Based on this, some people have raised the logical concern that excess protein intake could stress the kidneys beyond their ability. But is this true? Can too much protein actually damage your kidneys?
No, it doesn’t seem like it.
Numerous large-scale, long-duration studies have shown no connection between protein intake and kidney health. The enormous 1600-participant Nurses’ Health Study, for example, found no change in kidney function when protein intake increased. Granted, larger studies like this tend to lack certain individual details. Additionally, a smaller study has actually discovered a small change in kidney function. It’s very important, however, to point out that this study basically doubled protein intake overnight with no acclimation period.
These studies, though, were all conducted in individuals with otherwise healthy kidneys. In the Nurses’ Health Study cited earlier, individuals who already had kidney disease experienced an increased in kidney function – suggesting that their kidneys were working harder than they otherwise would be. For this reason, protein-restricted diets have long been used in the treatment of kidney disease.
Are Protein Powders To Blame?
So, after considering all of that information, can it be said that protein powders contributed to the death of Meegan Hefford? Not any more than any other source of protein.
Although all of that protein in Meegan’s diet was turned into the ammonia that sadly poisoned her, the protein that came in powder form was in no way especially toxic. And, if Meegan had not been suffering from an undiagnosed condition, she likely would have had no problems.
Managing Your Protein Intake
It is true, though, that protein does stress your kidneys and cause a gradual increase in ammonia levels. How, then, can you safely manage your protein intake so as not to experience any issues?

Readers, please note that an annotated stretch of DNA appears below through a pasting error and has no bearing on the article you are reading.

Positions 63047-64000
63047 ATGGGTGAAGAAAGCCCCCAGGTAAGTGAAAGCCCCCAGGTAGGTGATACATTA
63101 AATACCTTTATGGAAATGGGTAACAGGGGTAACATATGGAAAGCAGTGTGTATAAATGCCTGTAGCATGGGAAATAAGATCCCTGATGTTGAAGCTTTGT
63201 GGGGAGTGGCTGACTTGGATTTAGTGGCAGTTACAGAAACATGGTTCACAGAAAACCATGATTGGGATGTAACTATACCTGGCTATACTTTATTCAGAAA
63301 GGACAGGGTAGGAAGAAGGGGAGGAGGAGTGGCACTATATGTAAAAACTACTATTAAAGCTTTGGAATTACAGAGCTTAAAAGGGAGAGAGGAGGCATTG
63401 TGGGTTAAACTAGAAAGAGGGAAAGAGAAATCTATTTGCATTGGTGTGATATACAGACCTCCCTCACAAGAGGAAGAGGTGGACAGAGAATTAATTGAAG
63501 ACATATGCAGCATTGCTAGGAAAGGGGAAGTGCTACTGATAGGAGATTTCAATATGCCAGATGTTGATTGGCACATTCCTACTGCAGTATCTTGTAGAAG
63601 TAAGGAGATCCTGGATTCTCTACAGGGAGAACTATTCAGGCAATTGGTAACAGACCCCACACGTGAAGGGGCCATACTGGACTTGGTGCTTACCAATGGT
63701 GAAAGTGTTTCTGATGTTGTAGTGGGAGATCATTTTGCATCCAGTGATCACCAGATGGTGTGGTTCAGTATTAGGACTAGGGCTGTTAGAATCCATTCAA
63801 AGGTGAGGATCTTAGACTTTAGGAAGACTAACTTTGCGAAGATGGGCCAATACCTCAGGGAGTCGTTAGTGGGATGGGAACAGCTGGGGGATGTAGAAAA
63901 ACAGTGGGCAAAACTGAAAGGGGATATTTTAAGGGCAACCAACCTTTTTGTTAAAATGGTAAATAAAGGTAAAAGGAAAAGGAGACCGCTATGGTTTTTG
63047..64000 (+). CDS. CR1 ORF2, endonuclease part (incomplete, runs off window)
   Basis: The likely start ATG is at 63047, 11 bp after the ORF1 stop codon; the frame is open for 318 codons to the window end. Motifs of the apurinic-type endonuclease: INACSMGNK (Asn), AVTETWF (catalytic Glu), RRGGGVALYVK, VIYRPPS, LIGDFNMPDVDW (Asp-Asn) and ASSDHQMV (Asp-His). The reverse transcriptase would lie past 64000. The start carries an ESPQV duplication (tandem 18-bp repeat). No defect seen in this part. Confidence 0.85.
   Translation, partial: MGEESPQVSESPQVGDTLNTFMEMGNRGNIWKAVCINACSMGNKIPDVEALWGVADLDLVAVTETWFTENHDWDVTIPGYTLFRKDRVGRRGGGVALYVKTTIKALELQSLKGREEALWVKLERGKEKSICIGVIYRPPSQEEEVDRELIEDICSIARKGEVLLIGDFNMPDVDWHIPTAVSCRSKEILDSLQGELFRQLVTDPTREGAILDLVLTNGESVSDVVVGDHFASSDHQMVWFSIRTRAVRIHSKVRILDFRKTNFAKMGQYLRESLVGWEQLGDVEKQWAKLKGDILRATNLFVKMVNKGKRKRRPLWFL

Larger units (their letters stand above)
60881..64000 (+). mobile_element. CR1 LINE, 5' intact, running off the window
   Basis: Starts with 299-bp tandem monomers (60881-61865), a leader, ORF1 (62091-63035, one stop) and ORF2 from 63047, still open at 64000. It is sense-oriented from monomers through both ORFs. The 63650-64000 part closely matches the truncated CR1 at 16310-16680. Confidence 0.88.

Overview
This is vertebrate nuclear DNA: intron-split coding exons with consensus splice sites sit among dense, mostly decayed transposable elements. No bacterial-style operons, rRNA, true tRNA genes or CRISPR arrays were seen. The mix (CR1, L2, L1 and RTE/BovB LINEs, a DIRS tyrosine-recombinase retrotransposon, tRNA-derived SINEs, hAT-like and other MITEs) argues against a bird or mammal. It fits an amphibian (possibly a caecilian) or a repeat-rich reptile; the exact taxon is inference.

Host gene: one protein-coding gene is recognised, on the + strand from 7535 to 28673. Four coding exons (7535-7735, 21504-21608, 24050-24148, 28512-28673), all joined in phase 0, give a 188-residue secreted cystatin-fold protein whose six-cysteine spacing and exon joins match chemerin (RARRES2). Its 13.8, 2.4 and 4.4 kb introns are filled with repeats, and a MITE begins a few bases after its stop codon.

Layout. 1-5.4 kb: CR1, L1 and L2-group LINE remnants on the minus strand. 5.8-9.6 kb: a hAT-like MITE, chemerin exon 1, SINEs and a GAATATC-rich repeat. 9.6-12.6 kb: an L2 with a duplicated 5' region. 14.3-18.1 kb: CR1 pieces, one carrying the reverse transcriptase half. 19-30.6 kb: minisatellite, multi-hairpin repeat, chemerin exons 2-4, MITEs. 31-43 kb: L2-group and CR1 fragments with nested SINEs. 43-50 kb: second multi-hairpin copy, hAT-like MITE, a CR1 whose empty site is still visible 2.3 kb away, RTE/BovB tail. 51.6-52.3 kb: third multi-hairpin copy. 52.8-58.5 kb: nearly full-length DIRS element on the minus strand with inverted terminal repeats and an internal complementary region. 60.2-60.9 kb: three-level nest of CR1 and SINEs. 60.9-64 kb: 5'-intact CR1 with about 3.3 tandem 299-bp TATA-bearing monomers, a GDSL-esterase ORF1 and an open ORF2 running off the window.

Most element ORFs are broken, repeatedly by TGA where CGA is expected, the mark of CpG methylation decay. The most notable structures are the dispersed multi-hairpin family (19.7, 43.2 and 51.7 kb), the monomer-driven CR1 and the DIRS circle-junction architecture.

First, increase your protein intake levels slowly. Although there is not a ton of science on the subject, the one study (mentioned above) that did find an increase in kidney activity in healthy individuals had to resort to a massive, dramatic spike in protein intake.
Second, know your goals and plan your protein intake accordingly. For most athletes, a general goal is to get 0.68-1g of protein for every pound of bodyweight. The lowest recommendation is 0.36g of protein per pound of bodyweight, however.
Despite what the press says, then, protein powder was not responsible for the death of young Meegan Hefford. Instead, Meegan was the unfortunate victim of an undiagnosed genetic condition. For healthy individuals, well-used protein powders can be a powerful tool toward recovering properly from your workouts and ultimately reaching your fitness goals.
- Mandurah mum's use of protein shakes being blamed for contributing to her death, Aug 12, 2017 ,
- The impact of protein intake on renal function decline in women with normal renal function or mild renal insufficiency., Mar 19, 2003 ,
- Effect of short-term high-protein compared with normal-protein diets on renal hemodynamics and associated variables in healthy young men., Dec 01, 2009 ,